The nfvPPA is a progressive disorder with expressive language dysfunction among classical subtypes of FTD. According to the diagnostic criteria of nfvPPA, at least one of the agrammatism in language production or apraxia of speech must be present.2 In the case of our patient, language problem as the dominant feature was present at the beginning of the disease process. His speech was non-fluent and effortful with intermittent paraphasia, whereas his comprehension was relatively spared. Therefore, diagnosis for nfvPPA was acceptable.3 For an imaging-supported diagnosis, the case showed left posterior frontal and insular hypometabolism on PET scan. As time went by, motor symptoms such as mild rigidity and bradykinesia without other parkinsonism appeared more significantly at the right extremity which was not improved with adequate dose of levodopa. According to the Cambridge criteria, these symptoms were included in the major criteria of motor feature and in the minor criteria of cognitive features.14 CBD was considered as the clinical diagnosis at that stage. After about one year, the patient encountered postural instability with frequent falling and vertical gaze palsy. These features (Fig. 3, Table 2) appeared to be related to PSP.15

Fig. 3
Clinical diagnostic spectrum of the patient across time. CBD: corticobasal degeneration, nfvPPA: nonfluent/agrammatic primary progressive aphasia, PSP: progressive supranuclear palsy.
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Table 2
Clinical diagnosis of the patient
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This case demonstrated the clinical course of a progressive tau-pathologic disorder in a patient with speech difficulty at the initial stage. Although this might not be an extremely rare case, it illustrated an actual longitudinal progression of the clinical, neuropsychological, and laboratory aspects of the disease with multiple follow-ups. Such illustrations are not so frequently reported. This could help us understand the tauspectrum disorder and the substantial overlap of clinical features among taupathies even in a single patient. These characteristics of tau-spectrum disorder may lead clinician to make different clinical diagnosis depending on when the clinician actually examines the patient. Therefore, diagnosis could be changed across time. We need to approach the tau spectrum disorder with a variety of perspectives for its diagnosis and management. In order to make a definite diagnosis, pathognomonic findings such as astrocytic plaque for CBD or tufted astrocytes for PSP should be present in pathologic study.16 It is not uncommon that there might be some discrepancy between clinical diagnosis and pathologic finding. Therefore, pathologic studies are needed to confirm its diagnosis, especially for patient with various clinical spectrum, although pathologic studies are rarely performed in Korea. The findings of our case were compared to those of previously reported ones with pathologic confirmation showing similar clinical progression. Although pathologic findings were diverse for either PSP or CBD, neuroimaging findings had something in common: left dominant dysfunction or atrophy in the perisylvian area (Table 3). Despite of the clinical overlapping features, there is still not enough evidence to explain that neurodegenerative taupathies are one single disease. Hopefully, future research on different types of taupathies will lead to the development of diagnosing and treating method for patients with FTD, PSP, or CBD.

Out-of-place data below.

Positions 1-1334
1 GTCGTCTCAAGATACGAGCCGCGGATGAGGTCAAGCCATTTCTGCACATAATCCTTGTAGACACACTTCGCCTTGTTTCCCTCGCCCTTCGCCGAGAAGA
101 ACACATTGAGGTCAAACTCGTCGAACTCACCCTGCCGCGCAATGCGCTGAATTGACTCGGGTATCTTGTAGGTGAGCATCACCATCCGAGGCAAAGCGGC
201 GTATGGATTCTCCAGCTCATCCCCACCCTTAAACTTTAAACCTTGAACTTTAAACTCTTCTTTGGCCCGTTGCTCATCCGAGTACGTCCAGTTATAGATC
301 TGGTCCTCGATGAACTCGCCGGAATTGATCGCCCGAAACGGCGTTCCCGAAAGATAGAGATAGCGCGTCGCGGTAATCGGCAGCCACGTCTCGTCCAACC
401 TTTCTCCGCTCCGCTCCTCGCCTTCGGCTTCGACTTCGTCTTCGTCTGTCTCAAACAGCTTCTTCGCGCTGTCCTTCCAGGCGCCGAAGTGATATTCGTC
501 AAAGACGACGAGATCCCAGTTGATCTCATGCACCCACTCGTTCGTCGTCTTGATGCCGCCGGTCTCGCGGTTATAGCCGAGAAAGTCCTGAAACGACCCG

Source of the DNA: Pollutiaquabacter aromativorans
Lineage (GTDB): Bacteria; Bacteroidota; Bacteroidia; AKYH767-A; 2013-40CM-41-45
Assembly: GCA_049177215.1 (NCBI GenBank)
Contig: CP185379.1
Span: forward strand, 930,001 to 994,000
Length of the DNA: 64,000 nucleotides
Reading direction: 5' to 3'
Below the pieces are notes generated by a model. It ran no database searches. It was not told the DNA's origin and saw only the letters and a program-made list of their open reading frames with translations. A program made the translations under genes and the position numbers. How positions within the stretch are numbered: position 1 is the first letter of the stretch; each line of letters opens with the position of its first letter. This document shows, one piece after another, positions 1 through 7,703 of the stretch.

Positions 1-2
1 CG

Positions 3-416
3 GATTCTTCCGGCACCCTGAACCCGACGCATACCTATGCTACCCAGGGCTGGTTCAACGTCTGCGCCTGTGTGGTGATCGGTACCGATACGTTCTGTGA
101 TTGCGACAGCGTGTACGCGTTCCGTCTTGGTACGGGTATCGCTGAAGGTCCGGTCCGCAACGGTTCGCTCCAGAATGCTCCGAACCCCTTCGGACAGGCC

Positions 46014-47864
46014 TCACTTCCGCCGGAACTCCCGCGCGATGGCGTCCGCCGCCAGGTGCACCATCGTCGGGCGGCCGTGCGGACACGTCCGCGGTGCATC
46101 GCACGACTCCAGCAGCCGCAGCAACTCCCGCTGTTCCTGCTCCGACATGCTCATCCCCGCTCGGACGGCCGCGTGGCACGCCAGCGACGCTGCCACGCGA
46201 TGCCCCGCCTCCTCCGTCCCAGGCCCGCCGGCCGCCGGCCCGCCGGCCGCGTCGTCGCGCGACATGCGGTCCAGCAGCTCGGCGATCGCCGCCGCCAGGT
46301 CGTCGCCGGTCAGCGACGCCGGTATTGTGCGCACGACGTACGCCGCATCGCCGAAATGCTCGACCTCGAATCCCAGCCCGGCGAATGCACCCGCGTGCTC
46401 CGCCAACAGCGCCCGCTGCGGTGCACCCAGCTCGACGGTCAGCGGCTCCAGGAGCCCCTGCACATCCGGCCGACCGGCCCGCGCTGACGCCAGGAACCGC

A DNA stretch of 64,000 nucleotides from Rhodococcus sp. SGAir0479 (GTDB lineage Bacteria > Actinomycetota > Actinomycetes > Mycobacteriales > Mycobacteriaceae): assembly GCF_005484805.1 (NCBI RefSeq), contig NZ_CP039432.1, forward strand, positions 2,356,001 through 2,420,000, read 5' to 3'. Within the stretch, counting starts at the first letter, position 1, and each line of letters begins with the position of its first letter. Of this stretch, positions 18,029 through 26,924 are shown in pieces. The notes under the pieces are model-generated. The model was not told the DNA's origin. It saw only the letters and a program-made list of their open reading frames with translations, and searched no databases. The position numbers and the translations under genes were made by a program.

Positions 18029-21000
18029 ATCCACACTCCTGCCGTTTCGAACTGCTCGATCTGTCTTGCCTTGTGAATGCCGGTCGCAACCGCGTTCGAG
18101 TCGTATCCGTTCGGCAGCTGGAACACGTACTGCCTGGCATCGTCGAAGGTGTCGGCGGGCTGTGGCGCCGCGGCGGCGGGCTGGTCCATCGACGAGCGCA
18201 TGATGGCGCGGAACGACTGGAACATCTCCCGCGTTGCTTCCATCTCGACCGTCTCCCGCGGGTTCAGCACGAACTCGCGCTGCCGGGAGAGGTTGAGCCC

Table 3
Previously reported cases with the feature of tau spectrum disorder
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Conflicts of Interest:The authors have no financial conflicts of interest.


This research was supported by the Original Technology Research Program for Brain Science through the National Research Foundation of Korea (NRF) funded by the Korean government (MSIP) (No. 2014M3C7A1064752).